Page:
Our long antigovernment obsession has proved to be remarkably successful politics, but its policy failures have given us an anemic, increasingly unequal economy, with too few jobs and stagnant incomes; that is at a competitive disadvantage compared with other nations, especially in manufacturing and clean energy; and left as a potentially crippling debt burden just as the baby boomers begin to retire.

By contrast, other nations, as well as cities and states within the United States, with a commitment to building networks of cooperation involving the public, private, and nonprofit sectors, are creating economic opportunity and charging into the future with confidence.

My argument here isn’t that Democrats are always right and Republicans always wrong. It’s that by jamming all issues into the antigovernment, antitax, anti regulation straitjacket, we hog-tie ourselves and keep ourselves for making necessary changes no matter how much evidence exists to support them.

The antigovernment paradigm blinds us to possibilities that lie outside its ideological litmus tests and prevents us from creating new networks of cooperation that can restore economic growth, bring economic opportunity to more people and places, and increase our ability to lead the world to a better future.

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Dec 292011
 

Source: Back to Work: Why We Need Smart Government for a Strong Economy by Bill Clinton
Abstracted from pages 12-14

We live in the most interdependent age in history. People are increasingly likely to be affected by actions beyond their borders, and their borders are increasingly open to both positive and negative crossings: travelers, immigrants, money, goods, services, information, communication, and culture; disease, trafficking in drugs, weapons, and people, and acts of terrorism and violent crime.

People everywhere face severe challenges, most of which can be grouped into three categories.

· The modern world is too unequal in incomes and in access to jobs, health, and education.

· It is too unstable, as evidenced by the rapid spreading of the financial crisis, economic insecurity, political upheavals, and our shared vulnerability to terrorism.

· And the world’s growth pattern is unsustainable, because the way we produce in use energy and deplete natural resources is causing climate change and other environmental problems.

Because the world is still organized around nations, the decisions national leaders make and citizen support today determine tomorrow’s possibilities. For poor countries, that means building systems that give more people a chance to have decent jobs and send their kids to school. For rich countries, it means reforming systems that once worked well but no longer do, so people can keep moving forward in an increasingly complex and competitive environment.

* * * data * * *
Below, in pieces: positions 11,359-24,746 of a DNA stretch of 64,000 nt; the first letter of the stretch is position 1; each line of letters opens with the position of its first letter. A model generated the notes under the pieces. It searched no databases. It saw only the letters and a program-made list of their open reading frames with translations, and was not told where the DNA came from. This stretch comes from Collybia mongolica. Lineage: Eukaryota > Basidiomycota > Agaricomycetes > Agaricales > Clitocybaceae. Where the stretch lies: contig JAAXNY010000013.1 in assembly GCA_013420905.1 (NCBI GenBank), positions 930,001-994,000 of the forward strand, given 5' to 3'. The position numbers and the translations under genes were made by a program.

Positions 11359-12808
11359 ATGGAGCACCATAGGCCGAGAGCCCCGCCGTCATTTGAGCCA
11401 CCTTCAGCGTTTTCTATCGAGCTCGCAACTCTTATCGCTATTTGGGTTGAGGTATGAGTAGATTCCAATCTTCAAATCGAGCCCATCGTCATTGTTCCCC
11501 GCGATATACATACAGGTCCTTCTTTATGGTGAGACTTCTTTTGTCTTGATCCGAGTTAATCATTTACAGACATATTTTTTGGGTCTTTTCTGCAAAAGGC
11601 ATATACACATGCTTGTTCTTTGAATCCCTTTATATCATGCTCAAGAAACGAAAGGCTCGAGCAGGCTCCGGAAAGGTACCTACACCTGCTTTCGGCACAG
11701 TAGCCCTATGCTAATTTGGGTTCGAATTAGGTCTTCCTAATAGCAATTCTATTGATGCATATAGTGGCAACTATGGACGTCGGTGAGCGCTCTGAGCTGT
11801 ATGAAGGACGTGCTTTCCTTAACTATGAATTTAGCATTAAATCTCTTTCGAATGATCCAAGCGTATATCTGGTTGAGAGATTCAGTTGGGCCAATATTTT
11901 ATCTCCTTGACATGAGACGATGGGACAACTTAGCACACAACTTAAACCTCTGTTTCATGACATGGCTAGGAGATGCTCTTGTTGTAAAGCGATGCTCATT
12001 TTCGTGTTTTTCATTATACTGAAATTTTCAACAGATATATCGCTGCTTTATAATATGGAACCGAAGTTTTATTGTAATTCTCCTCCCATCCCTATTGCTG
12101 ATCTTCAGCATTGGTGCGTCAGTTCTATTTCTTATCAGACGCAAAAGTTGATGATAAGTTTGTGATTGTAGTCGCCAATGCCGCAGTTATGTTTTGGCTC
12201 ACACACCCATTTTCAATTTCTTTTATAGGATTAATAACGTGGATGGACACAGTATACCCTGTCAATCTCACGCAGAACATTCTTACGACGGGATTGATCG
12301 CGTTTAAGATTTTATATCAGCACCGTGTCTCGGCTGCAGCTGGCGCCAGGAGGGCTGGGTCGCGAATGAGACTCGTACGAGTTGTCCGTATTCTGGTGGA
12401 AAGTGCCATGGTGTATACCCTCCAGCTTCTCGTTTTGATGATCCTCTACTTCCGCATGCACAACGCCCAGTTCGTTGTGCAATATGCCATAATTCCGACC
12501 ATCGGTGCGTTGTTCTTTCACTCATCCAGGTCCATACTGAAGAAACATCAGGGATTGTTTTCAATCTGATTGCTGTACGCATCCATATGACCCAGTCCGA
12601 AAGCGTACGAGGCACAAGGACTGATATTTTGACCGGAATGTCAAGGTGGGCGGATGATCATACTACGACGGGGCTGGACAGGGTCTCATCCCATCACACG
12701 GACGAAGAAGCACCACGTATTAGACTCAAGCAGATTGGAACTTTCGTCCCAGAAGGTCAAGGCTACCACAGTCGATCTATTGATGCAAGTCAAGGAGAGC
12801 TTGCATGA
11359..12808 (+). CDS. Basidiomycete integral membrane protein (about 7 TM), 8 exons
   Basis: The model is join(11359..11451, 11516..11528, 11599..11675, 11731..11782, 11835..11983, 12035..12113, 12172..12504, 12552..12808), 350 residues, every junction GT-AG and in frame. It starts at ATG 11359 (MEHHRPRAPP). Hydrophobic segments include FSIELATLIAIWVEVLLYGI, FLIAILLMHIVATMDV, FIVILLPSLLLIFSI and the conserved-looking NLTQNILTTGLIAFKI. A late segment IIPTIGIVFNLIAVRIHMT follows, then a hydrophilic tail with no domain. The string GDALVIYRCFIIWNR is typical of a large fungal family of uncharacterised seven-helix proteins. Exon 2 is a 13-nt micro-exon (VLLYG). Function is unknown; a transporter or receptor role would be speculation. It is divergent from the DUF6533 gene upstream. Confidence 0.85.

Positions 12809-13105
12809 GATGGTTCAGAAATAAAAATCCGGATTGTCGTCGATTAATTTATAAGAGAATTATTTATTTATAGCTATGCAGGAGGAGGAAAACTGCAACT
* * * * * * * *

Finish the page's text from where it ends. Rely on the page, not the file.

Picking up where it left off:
That’s what America has to do. We have to get back in the future business. Over the last three decades, whenever we’ve given in to the temptation to blame the government for all our problems, we’ve lost our commitment to shared prosperity, balanced growth, financial responsibility, and investment in the future. That’s really what got us into trouble.

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Oct 012010
 

Starting a New Career

by David Satterlee

Fergus and his wife Dorothy are middle-aged. Actually, they are just past middle-aged in that wonderland of freedom and possibility that exists while there is still ambition and the potential for growth but, at the same time, incipient mortality is a boil on the ass that prevents one from sitting idle. Dorothy is retiring early as a social worker and Fergus is disabled. Hard lives are threatening to get harder, but they have plans to do creative work together.

Fergus wakes with a mild surge of adrenaline, which, even when mild, is disturbing. Suddenly awake, he mentally reconnects with his ears, takes an inventory of the little noises around him, scans the dimly lit ceiling for a few moments and finally, beginning to relax, he glances at the clock. It is 3:38 am and he needs to pee. Raising his feet to a near fetal position to avoid disturbing the cat curled head-to-ass in a perfect yin/yang circle at his shins, he slides gently out of the bed. He is also especially careful to not disturb his gently snoring wife who is snuggled up to his rump. Everything is going well. He swings to the side and slides deftly to his feet with practiced precision, stands, checks his balance with the knuckles of his left hand, which deliberately brush the wall for orientation and stability. So far, so good.

Treading gently past the antique Chinese secretary’s desk, its close-hung doors squeak an alarm nonetheless. Busted. Dorothy jerks suddenly, sending the cat leaping into the void beyond the bed, raises up on her elbow, and mumbles with urgent concern, “Is everything okay?” “Yes,” Fergus assures her, “I just need to go to the bathroom.” “So do I,” she replies, “but you go first.”